Summarizing edits?

Subject: Summarizing edits?
From: Geoff Hart <ghart -at- videotron -dot- ca>
To: TECHWR-L <techwr-l -at- lists -dot- techwr-l -dot- com>, ekarenski-techwrl -at- yahoo -dot- com
Date: Mon, 05 Dec 2005 17:13:53 -0500

Karen wondered: <<I'm working in an office where the majority of the personnel do not speak English as their first language. I am editing highly technical reports (scientific/academic writing) that will be distributed to the clients.>>

Sounds a lot like what I do for a living, only I'm working on journal articles and never get to meet my authors, who are scatterd around most of the inhabited world. Truly fun stuff, but I miss working directly with the authors. E-mail just isn't the same thing.

<<My co-worker received the document with the tracking left on in order to see where all of the edits occurred. I would also like to summarize the edits to give him a list of issues to work on for the next report. (My boss does not want to see me correcting the same mistakes and wants to see the co-worker learn from this experience.)>>

Best of luck--and I'm not saying that dismissively, because it can be a very difficult job. Many people who aren't professional writers are quite set in their ways and have a hard time changing. Doubly so if they're not really interested in becoming professional writers; many would rather just tinker with their science or their technology.

Best bet might be to sit down with the person and ask them how you could help them learn. For some things, you can create simple Word macros that automatically search for and fix specific problems. For other things, you can help them customize their grammar checker (a lousy tool overall, but it has useful settings you can leave on to help find the problems). Checklists help if they're engineer-types.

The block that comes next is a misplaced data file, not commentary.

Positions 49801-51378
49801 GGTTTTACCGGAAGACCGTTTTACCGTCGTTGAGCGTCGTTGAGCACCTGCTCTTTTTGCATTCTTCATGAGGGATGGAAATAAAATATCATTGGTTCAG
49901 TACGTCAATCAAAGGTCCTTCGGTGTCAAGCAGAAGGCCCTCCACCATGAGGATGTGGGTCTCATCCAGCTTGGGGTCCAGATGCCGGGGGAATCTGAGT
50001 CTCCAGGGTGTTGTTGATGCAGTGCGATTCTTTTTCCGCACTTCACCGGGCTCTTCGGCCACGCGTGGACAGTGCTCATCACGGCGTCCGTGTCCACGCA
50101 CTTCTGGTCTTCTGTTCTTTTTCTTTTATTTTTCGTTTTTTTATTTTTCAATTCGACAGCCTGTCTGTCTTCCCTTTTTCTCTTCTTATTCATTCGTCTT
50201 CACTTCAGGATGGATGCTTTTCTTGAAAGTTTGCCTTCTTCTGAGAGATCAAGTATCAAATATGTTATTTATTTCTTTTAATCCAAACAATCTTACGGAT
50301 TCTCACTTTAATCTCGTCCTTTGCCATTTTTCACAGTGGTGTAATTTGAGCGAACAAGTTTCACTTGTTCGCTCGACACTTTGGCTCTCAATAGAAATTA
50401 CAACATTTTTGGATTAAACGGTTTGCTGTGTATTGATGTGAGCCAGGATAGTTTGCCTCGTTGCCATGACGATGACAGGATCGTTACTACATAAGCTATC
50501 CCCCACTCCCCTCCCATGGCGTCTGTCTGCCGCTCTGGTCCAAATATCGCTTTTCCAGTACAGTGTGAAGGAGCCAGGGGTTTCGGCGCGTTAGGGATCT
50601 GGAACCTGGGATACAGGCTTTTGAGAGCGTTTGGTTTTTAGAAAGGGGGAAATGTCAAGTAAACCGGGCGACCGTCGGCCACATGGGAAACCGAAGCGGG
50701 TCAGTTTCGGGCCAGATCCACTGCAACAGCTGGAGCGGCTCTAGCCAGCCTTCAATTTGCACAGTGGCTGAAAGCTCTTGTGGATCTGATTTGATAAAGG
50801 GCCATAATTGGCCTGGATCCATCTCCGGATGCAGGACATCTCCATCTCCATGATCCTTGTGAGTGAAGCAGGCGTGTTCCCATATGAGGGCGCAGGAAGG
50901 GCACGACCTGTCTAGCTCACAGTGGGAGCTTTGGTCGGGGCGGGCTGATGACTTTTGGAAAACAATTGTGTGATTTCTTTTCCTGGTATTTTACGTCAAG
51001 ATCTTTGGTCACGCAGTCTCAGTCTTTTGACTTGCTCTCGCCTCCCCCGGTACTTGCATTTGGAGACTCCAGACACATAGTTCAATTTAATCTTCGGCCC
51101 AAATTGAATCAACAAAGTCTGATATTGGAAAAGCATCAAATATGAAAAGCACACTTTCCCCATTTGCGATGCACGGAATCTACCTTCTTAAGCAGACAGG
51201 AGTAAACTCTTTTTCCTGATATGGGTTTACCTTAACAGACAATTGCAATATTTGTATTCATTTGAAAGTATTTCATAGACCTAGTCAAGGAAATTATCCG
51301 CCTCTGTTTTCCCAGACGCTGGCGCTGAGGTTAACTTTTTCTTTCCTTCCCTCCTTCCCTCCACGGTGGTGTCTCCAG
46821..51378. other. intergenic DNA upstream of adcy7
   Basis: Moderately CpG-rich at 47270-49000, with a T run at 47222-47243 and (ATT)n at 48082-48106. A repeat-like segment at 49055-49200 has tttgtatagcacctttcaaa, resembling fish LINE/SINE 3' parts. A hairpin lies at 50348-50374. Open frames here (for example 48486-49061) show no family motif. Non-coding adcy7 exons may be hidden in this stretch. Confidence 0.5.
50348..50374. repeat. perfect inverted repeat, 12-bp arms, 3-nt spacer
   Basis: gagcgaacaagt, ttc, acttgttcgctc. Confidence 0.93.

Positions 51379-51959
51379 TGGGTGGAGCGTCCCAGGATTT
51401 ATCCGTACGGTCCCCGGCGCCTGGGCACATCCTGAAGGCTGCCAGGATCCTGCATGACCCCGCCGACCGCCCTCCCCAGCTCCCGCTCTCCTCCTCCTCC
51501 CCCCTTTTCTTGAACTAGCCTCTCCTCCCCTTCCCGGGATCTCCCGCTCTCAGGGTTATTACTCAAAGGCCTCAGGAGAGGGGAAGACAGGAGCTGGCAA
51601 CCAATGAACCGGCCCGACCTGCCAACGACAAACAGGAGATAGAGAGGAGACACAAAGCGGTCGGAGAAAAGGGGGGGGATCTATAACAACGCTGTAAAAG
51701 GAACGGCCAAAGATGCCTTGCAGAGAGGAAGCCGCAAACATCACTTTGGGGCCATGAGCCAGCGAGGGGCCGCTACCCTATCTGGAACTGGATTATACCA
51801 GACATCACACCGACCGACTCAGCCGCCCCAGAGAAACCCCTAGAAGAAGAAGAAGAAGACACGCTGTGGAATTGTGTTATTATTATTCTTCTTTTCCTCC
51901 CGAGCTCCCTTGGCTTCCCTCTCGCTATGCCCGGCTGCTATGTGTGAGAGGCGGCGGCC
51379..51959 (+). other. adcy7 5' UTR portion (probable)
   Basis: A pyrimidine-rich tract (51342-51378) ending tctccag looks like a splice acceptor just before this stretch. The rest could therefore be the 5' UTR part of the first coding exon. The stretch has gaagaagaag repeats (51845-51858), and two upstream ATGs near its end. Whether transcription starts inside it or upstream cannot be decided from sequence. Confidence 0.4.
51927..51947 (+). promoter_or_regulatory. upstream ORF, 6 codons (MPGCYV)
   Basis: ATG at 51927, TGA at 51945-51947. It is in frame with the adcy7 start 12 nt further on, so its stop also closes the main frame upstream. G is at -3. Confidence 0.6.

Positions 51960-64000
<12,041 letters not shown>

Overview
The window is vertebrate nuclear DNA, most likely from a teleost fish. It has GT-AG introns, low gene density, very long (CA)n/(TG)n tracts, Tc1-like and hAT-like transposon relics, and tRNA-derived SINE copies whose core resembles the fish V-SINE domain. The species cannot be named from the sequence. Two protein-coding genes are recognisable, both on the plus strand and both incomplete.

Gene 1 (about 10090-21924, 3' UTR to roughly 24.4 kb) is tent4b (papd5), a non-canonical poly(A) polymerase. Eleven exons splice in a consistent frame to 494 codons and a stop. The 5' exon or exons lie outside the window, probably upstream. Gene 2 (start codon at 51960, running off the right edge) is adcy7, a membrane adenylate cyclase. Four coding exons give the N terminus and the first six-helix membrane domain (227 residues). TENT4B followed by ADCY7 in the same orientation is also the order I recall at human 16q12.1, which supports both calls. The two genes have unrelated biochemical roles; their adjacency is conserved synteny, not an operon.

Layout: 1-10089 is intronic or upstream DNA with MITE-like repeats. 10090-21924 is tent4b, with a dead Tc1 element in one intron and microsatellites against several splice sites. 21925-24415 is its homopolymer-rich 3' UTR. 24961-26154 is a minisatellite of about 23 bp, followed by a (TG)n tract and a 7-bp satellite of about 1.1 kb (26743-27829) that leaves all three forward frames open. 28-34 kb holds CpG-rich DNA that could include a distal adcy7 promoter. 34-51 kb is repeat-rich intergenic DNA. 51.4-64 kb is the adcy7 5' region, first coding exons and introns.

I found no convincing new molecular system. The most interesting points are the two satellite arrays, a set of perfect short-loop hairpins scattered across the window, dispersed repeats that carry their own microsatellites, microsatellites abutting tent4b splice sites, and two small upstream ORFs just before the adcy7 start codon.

Challenging them to solve the problem so you'll stop teasing them about a repeated error can also work. (I learned to edit by busting my nut to get just one edited manuscript--just one!--past my mentor without her spotting a single mistake. Took damn near 3 years, but you can imagine how pumped I was. <g>) This approach works best if you can make this a friendly rivalry rather than dismissive criticism--a difficult balance to strike across cultural barriers.

The most effective approach might be to pick one problem per week or month and work with them intensively until they "get it" and stop making that mistake. Practice makes perfect, as they say. But you may not have the time to invest in this. On the plus side, you build really good relationships with authors who want to work with you in this way.

<<Also, any PC term to use to convey sloppy or careless work? (The language barrier really wasn't an issue in this work, but there were a lot of careless mistakes.)>>

This is by no means limited to ESL authors--trust me on this one. Many years of experience talking. There is no PC term you can use to communicate this concept: the authors will get the message quite clearly based on the number of errors you correct on their behalf. But never draw attention to an error by blaming the author--no matter how tempting this may be--they know perfectly well they were careless. Simply point out the problem, explain (if necessary) why it's a problem, and help them to correct it. Be a helper, not a critic.

If the problem is serious and the author isn't interested in solving it, then you may need to enlist their supervisor's help. Some people need both a stick (the supervisor) and a carrot (your help) to want to change. For more on this topic, see my article in Intercom: Hart, G. 2005. Softening the blow: taking the sting out of editorial and other reviews. Intercom September/October:25–27. Plus other good stuff on my Web site, or "coming soon".

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Geoff Hart ghart -at- videotron -dot- ca
(try geoffhart -at- mac -dot- com if you don't get a reply)
www.geoff-hart.com
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References:
Summarizing Edits: From: Karen

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